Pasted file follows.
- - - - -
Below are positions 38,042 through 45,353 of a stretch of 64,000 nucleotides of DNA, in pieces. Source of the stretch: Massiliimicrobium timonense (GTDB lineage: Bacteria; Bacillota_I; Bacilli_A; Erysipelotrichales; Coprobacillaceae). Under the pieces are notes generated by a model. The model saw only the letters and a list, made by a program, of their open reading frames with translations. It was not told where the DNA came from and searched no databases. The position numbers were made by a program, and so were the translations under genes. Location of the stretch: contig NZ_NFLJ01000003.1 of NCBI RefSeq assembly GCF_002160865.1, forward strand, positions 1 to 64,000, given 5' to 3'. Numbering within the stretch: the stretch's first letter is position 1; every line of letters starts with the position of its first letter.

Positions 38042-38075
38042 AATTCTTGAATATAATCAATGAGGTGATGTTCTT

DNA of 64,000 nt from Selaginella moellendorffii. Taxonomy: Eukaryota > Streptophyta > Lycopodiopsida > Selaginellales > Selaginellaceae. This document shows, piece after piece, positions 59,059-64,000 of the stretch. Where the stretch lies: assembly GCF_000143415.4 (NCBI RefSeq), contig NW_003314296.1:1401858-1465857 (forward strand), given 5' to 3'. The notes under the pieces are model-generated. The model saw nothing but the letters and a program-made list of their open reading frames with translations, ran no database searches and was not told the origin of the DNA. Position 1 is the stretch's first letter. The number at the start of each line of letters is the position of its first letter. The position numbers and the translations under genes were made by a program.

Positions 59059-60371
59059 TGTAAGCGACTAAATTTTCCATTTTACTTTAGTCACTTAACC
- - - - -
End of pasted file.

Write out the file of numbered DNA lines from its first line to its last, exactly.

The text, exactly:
Below are positions 38,042 through 45,353 of a stretch of 64,000 nucleotides of DNA, in pieces. Source of the stretch: Massiliimicrobium timonense (GTDB lineage: Bacteria; Bacillota_I; Bacilli_A; Erysipelotrichales; Coprobacillaceae). Under the pieces are notes generated by a model. The model saw only the letters and a list, made by a program, of their open reading frames with translations. It was not told where the DNA came from and searched no databases. The position numbers were made by a program, and so were the translations under genes. Location of the stretch: contig NZ_NFLJ01000003.1 of NCBI RefSeq assembly GCF_002160865.1, forward strand, positions 1 to 64,000, given 5' to 3'. Numbering within the stretch: the stretch's first letter is position 1; every line of letters starts with the position of its first letter.

Positions 38042-38075
38042 AATTCTTGAATATAATCAATGAGGTGATGTTCTT

DNA of 64,000 nt from Selaginella moellendorffii. Taxonomy: Eukaryota > Streptophyta > Lycopodiopsida > Selaginellales > Selaginellaceae. This document shows, piece after piece, positions 59,059-64,000 of the stretch. Where the stretch lies: assembly GCF_000143415.4 (NCBI RefSeq), contig NW_003314296.1:1401858-1465857 (forward strand), given 5' to 3'. The notes under the pieces are model-generated. The model saw nothing but the letters and a program-made list of their open reading frames with translations, ran no database searches and was not told the origin of the DNA. Position 1 is the stretch's first letter. The number at the start of each line of letters is the position of its first letter. The position numbers and the translations under genes were made by a program.

Positions 59059-60371
59059 TGTAAGCGACTAAATTTTCCATTTTACTTTAGTCACTTAACC